Harrisia fragrans

Small ex Britton & Rose

Cact. 2: 149, fig. 216, plate 19, figs. 1, 2. 1920.

Common names: Fragrant prickly-apple Caribbean applecactus
EndemicConservation concern
Synonyms: Cereus eriophorus var. fragrans (Small ex Britton & Rose) L. D. Benson Cereus fragrans (Small ex Britton & Rose) Little
Treatment appears in FNA Volume 4. Treatment on page 153. Mentioned on page 154.

Stems erect, reclining, or clambering, to 3–5 m; ribs 10–12. Spines 9–13 per areole, 2–4 cm, tipped yellow or completely yellowish when young. Flowers: flower tube 18–20 cm, smooth or scarcely ridged; scales flat or nearly so, with axillary tufts hairs; hairs white, soft, 10–15 mm; buds with white hairs. Fruits orange-red at maturity, obovoid, 60 mm diam.

Phenology: Flowering May.
Habitat: Mostly remnants of oak-red bay scrub on dry sand dunes, usually with Opuntia
Elevation: 0 m


Of conservation concern.

According to L. D. Benson (1982), Harrisia fragrans is a “canelike or shrubby plant [that] may be nearly lost in other vegetation growing up in disturbed areas of fields or the edges of the forest. Sometimes it stands above herbs and bushes.” It is easily cultivated, and J. K. Small (1932) observed “when planted en masse its hundreds of flowers present a rare sight all through the night. In fruit it is an attractive sight and also a great attraction as food for birds, many of whom are ravenously fond of the seeds.”

Harrisia fragrans differs from the Caribbean H. eriophora (Pfeiffer) Britton in fruit color (orange-red versus yellow), stem ribbing (10–12 versus 8–9), and spine number and morphology (9–13 per areole, 2–3 cm long, yellow tipped versus 6–9 per areole, 2.5–4.5 cm long, black tipped, respectively). L. D. Benson (1982) recognized these differences but included both taxa within a relatively broad species concept, emphasizing their copious production of long hairs in the flower areoles and other features.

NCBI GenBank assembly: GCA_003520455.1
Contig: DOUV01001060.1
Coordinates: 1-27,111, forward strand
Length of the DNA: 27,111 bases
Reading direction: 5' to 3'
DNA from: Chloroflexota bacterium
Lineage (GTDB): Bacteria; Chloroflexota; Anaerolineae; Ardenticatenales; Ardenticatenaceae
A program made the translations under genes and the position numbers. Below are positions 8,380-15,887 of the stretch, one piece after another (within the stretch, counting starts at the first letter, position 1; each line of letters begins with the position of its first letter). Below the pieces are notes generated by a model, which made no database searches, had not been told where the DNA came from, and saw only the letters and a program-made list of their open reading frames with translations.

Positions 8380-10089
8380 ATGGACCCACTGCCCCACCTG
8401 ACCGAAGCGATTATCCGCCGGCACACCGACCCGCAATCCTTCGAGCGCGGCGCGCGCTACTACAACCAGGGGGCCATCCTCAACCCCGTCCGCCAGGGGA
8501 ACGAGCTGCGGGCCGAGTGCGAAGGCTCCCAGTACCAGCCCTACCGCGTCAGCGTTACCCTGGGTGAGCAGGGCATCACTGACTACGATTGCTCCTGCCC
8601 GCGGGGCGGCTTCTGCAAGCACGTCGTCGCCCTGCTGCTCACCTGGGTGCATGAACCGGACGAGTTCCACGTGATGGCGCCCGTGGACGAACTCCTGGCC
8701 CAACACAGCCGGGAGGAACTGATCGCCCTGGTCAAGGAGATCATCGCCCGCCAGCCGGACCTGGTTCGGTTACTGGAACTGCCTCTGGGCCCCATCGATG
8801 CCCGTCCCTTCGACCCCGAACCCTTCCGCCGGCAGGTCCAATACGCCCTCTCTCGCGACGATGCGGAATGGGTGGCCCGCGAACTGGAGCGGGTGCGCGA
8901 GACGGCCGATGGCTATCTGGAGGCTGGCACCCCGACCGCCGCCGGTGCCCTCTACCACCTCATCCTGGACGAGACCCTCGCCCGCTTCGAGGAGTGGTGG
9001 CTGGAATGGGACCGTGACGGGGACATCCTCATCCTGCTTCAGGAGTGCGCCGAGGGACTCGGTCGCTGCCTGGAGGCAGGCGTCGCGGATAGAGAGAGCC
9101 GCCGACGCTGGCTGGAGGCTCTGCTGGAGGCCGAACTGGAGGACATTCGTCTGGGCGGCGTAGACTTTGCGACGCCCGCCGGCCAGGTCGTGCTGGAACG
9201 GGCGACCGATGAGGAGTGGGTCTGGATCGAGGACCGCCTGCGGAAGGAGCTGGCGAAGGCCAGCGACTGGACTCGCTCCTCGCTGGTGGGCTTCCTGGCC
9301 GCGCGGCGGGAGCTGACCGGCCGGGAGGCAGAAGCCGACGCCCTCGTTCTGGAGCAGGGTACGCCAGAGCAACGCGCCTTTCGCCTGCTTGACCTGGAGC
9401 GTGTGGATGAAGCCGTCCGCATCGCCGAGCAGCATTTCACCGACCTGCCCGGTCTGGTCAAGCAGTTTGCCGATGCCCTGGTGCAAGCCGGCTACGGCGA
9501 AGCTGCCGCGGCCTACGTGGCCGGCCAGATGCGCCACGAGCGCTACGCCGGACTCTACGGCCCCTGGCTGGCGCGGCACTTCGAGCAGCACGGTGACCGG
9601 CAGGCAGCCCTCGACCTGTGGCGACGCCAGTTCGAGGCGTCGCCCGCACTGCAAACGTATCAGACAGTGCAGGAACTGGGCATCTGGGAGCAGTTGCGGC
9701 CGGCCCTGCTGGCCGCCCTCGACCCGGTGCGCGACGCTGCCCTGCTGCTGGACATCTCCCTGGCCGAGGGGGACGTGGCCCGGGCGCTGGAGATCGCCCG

D. F. Austin (1984) reported that the range of Harrisia fragrans is restricted to a 0.5–1.5 kilometer strip in St. Lucie County, Florida, in the immediate vicinity of the original (type) locality. He noted that other populations identified as this taxon actually are “Cereus gracilis,” which is presumably H. simpsonii.

Harrisia fragrans is in the Center for Plant Conservation’s National Collection of Endangered Plants.

Lower Taxa

... more about "Harrisia fragrans"
Bruce D. Parfitt +  and Arthur C. Gibson +
Small ex Britton & Rose +
Fragrant prickly-apple +  and Caribbean applecactus +
Mostly remnants of oak-red bay scrub on dry sand dunes, usually with Opuntia +
Flowering May. +
small1932a +
Endemic +  and Conservation concern +
Cereus eriophorus var. fragrans +  and Cereus fragrans +
Harrisia fragrans +
Harrisia +
species +